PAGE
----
July 1, 2011

The Evolving Threat of al Qaeda in the Islamic Maghreb

The United States faces an important strategic question in northwest Africa: what level of activity by al Qaeda in the Islamic Maghreb (AQIM) would constitute a sufficient threat to U.S. national security interests to warrant a more aggressive political, intelligence, military, and law enforcement response? AQIM already poses the greatest immediate threat of transnational terrorism in the region, and its operational range and sophistication continue to expand. Since 2007, the group has professed its loyalty to Osama bin Laden and al Qaeda’s senior leadership and claimed responsibility for dozens of attacks in the subregion. These attacks have included the use of suicide bombers, improvised explosive devices, kidnapping operations, and assassinations.

June 1, 2011

Joint Interagency Task Force–South: The Best Known, Least Understood Interagency Success

Joint Interagency Task Force–South (JIATF–South) is well known within the U.S. Government as the “gold standard” for interagency cooperation and intelligence fusion, despite its preference for keeping a low profile and giving other agencies the credit for its successes. It is often cited as a model for whole-of-government problem-solving in the literature on interagency collaboration, and other national security organizations have tried to copy its approach and successes. Despite the plaudits and attention, the way that JIATF–South actually operates has only received superficial analysis. In fact, few people actually understand why JIATF–South works as well as it does or how its success might be replicated.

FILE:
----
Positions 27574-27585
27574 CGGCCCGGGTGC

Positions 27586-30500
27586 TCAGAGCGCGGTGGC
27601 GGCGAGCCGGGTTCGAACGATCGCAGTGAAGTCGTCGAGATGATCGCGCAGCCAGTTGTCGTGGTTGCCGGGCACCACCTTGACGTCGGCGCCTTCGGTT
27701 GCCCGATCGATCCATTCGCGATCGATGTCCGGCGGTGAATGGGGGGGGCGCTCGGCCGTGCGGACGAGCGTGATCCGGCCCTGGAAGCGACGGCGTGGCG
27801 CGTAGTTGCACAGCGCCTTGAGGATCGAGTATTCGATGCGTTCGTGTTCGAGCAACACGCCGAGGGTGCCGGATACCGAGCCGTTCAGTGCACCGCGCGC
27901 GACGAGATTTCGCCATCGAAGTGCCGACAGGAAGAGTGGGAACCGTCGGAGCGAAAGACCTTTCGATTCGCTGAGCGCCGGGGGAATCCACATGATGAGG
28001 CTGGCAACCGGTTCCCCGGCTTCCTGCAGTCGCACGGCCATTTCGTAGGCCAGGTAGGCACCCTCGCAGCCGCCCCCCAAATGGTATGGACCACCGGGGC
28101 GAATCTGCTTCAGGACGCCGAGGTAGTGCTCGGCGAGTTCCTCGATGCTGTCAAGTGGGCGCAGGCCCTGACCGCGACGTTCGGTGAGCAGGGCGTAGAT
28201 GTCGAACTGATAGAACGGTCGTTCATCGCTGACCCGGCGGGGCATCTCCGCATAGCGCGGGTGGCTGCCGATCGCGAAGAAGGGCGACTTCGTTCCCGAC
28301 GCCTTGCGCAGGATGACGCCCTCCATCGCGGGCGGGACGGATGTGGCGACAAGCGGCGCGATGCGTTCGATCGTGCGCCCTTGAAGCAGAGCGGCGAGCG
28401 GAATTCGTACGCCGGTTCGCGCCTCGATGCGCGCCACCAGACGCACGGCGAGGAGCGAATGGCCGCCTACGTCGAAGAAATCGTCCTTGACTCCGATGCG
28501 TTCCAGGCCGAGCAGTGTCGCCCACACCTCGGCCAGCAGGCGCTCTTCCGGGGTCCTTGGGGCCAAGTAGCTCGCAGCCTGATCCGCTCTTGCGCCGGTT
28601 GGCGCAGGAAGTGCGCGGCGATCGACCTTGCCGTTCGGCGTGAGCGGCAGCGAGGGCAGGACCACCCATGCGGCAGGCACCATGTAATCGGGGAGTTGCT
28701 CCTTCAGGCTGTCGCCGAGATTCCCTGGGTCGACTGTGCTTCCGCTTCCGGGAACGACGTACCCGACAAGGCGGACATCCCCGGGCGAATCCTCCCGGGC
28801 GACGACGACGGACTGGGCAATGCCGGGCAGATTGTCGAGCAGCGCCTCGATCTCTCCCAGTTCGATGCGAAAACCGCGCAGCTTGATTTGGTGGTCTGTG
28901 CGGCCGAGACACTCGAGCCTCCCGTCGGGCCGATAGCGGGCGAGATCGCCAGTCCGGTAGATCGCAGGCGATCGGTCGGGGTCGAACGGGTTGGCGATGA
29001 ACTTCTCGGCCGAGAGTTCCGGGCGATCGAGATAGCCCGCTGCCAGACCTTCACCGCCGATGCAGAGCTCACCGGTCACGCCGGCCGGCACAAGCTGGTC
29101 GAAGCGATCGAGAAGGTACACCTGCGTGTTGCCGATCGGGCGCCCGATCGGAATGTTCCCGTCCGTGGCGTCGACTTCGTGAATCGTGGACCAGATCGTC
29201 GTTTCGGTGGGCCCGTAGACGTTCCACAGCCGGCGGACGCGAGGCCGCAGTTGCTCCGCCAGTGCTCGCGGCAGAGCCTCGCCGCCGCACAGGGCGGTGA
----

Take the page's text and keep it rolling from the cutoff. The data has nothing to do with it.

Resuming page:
May 1, 2011

DTP-082: Analysis of the Threat of Genetically Modified Organisms for Biological Warfare

This study seeks to better understand the evaluation of the potential threats posed by advances in biotechnology, especially genetically modified organisms and synthetic biology. It narrows the scope of consideration into two parts: defining a catastrophic biological attack focused on bioterrorism and that this attack would be restricted to the United States.

April 1, 2011

Iran’s Islamic Revolution: Lessons for the Arab Spring of 2011?

The Islamic Revolution surprised senior U.S. policymakers as well as the Shah of Iran, Mohammad Reza Pahlavi. On the eve of revolution, Iran—a key U.S. ally—seemed relatively stable despite bouts of urban terrorism in the early and mid-1970s. At the first signs of escalating unrest in early 1978, neither Iranian nor U.S. officials considered the possibility that Iran’s armed forces, the largest and most modern in the region (next to those of Israel), would prove unable to deal with whatever trouble lay ahead. The fall of the Shah a year later, therefore, raised searching questions regarding the role of the armed forces during the crisis and its failure to quash the revolution. The recent emergence of popular protest movements that have overthrown authoritarian regimes in Tunisia and Egypt—and that are challenging similar regimes in Libya, Yemen, Bahrain, and Syria—has revived memories of the Shah and his fall. These developments have again raised questions regarding the role of armed forces during revolutions and whether Iran’s experience during the Islamic Revolution and after holds relevant lessons for current developments in the Middle East.

March 1, 2011

Secret Weapon: High-value Target Teams as an Organizational Innovation